You could invest your money in photography classes or an expensive Digital SLR camera with the hopes of improving your photography skills, but there are no guarantees you will improve at all. If you have the money to spare, by all means, go ahead and take some classes and upgrade your equipment. However, if you want to improve your photography skills without spending a dime, try the techniques below. (This post assumes you already own a digital point-and-shoot camera)
Take unlimited photos
Travel photography has literally been revolutionized by digital cameras. With the ability to preview and delete unwanted photos and the falling prices of SD memory cards, one can now take virtually unlimited photos. An 8Gb SD card averages $10-20USD and can hold several thousand photos depending on the camera and the settings. I wont even get into the math, but each photograph costs a fraction of a cent compared to traditional film. Over time, with multiple uses of the same SD card, your photos become essentially free, in comparison.
The more photos you take, the better chance you have of taking the “perfect shot” and the better you will become at photography. If you grew up using film cameras like myself, get over the habit of conserving your film and get photo happy. If you delete the bad photos as you go, you could potentially survive on one decent-sized SD card for your entire trip around the world. If you are like me, however, you have a “no deletion” policy which only requires that you bring along some spare SD cards (I prefer to see my photos on a larger screen before I delete them).
Linda and I began a tradition of “photo contests” while in Chiapas, Mexico. The entire goal of the competition was to get some really good photos at the end of the day, regardless of who actually took them. In that way, we both end up winners.
(The second photo was taken during a “photo competition” which, in my opinion, is far better than the first)
While sitting around the plaza people watching, at an archaeological site, or walking down the street, you can have a “photo contest.” If you are competitive like us, merely calling it a competition will challenge your photo creativity and will push you to new heights.
Think Outside the Photo Box
Like with all repetitive actions, we tend to find our comfort zone when taking photos and all of our photos start to look similar. When you take repetitive, centered shots of all of the monuments, people, and scenery you are unlikely to find very many amazing photos at the end of the day. I challenge you to take photos of your targets from multiple angles and play with the settings on your camera. Don’t be afraid to play with elevation and take a photo while lying on your back or get up higher by jumping up on that railing.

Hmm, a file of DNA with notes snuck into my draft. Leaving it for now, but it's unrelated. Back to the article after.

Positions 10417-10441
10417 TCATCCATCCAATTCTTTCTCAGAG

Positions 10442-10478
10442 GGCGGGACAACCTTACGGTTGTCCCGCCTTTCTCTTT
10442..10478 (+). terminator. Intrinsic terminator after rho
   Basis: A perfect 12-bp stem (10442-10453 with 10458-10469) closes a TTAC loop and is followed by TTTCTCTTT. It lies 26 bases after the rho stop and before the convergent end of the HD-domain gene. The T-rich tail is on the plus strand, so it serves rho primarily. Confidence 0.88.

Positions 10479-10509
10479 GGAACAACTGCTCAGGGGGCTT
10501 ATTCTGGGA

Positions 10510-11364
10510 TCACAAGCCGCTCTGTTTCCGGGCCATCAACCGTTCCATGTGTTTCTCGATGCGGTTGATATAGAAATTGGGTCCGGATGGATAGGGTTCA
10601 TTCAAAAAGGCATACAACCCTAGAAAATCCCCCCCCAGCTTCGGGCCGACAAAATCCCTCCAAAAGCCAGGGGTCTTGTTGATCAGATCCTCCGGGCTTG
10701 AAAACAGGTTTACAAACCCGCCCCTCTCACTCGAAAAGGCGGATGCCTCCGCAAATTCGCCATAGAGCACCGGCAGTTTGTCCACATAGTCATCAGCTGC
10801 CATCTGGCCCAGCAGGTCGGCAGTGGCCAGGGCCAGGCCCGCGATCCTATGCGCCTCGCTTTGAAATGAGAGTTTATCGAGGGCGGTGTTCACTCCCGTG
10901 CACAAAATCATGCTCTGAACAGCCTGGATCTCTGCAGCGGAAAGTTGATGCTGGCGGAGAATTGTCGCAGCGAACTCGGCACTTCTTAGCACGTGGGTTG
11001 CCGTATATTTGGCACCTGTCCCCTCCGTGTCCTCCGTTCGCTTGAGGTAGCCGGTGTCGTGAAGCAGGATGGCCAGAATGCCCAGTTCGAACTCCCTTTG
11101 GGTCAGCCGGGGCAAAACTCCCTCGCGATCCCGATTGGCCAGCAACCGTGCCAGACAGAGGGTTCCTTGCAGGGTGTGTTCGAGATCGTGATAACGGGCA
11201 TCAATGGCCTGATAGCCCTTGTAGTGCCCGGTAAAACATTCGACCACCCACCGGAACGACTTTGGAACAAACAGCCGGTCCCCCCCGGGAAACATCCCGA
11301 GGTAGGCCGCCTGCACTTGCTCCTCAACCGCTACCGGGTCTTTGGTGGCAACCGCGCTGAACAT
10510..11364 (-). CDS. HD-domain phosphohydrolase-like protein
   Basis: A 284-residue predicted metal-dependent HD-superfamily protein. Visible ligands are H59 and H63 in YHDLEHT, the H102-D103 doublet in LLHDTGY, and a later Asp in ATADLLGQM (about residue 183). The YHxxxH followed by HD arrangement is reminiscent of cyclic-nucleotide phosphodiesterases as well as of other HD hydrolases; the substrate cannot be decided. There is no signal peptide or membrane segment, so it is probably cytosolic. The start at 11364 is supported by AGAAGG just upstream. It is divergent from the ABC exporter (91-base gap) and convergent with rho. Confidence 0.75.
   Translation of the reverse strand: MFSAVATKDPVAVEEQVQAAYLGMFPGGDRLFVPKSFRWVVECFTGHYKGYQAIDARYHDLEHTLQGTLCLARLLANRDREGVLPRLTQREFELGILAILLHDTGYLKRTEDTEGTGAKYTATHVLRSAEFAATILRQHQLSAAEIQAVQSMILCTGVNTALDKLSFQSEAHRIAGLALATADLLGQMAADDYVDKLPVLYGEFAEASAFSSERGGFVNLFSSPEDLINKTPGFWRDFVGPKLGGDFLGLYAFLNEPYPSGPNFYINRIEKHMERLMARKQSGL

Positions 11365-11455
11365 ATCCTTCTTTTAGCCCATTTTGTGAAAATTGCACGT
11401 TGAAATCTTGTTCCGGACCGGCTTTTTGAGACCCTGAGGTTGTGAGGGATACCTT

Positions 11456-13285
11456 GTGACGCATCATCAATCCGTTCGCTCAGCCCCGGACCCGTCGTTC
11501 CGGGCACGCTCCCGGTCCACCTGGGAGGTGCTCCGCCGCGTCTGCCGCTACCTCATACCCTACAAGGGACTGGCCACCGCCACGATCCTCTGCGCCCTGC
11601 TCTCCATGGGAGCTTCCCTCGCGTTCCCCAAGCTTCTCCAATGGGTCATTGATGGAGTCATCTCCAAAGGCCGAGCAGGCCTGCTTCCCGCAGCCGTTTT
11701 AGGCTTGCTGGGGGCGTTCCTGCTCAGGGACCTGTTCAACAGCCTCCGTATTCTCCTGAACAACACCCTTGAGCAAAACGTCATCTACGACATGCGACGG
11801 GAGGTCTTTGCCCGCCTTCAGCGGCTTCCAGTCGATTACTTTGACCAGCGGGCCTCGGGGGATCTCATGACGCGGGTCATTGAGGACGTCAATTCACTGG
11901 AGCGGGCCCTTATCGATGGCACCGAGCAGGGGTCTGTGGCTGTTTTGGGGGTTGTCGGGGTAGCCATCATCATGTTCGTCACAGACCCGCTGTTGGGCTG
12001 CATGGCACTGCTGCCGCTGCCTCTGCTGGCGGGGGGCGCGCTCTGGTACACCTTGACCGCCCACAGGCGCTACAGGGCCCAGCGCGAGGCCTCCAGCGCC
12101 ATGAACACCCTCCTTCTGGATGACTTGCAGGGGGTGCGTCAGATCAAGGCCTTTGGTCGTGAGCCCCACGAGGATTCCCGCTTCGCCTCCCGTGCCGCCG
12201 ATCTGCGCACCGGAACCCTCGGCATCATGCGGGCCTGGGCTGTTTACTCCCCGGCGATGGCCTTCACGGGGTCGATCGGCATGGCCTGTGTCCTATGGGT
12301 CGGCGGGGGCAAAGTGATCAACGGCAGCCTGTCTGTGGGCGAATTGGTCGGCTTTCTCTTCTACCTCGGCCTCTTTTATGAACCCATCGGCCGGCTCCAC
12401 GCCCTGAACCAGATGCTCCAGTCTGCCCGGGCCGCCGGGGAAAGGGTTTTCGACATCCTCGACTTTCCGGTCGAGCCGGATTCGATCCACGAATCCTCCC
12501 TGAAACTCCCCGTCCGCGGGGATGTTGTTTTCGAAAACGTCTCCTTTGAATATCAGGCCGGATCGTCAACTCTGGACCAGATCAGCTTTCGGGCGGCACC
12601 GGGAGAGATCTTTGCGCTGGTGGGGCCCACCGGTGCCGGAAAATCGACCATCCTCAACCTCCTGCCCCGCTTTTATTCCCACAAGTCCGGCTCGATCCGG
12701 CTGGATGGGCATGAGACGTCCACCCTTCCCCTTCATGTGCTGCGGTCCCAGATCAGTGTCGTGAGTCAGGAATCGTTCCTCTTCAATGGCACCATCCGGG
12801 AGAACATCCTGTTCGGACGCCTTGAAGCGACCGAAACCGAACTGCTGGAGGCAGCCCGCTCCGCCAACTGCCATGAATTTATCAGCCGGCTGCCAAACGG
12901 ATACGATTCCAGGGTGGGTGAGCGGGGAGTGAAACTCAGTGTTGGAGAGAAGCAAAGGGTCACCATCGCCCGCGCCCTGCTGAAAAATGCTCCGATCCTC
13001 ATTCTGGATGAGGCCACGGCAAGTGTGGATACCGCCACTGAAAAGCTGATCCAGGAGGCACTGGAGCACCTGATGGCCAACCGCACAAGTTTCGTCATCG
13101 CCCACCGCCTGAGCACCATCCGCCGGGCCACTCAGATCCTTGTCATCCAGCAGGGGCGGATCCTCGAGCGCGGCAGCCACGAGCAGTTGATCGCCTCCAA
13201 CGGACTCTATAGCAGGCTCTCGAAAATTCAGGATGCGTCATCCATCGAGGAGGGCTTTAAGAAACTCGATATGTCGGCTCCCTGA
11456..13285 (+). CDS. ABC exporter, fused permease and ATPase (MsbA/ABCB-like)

(This series of photos shows how playing with your camera settings can drastically impact your results)
Most point and shoot cameras have several color options such as sepia, black and white, and vivid colors. Play around with those settings and take the same shot using each one. Again, the beauty of digital photography is you can compare and delete the bad shots. Finally, don’t forget to switch up your target. If you are like me, you might tend to focus more on architecture. Linda generally focuses more on people. We have to remind ourselves to change it up from time to time.
Dawn and Dusk
(This series of photos shows how lighting and time of day can impact the end result)
You do not have to be a professional photographer to know that lighting is a major key to photography and direct overhead light is best avoided. Therefore, if you are able to visit the photogenic places in the morning or evening, your photos are almost guaranteed to be better. If you are at a location for a long period of time, just remind yourself to take photographs more frequently in the morning and evening.
By sharing these tips, I am in no way implying that I am a professional photographer. However, I have seen a marked improvement in the quality of my photographs over the last few years by implementing these simple techniques. Many of the photos on the site were taken during “photo contests” or while trying to think outside of the proverbial Photo Box.
Do you have any techniques that have helped you improve your travel photography over the years? If so, please leave us a comment.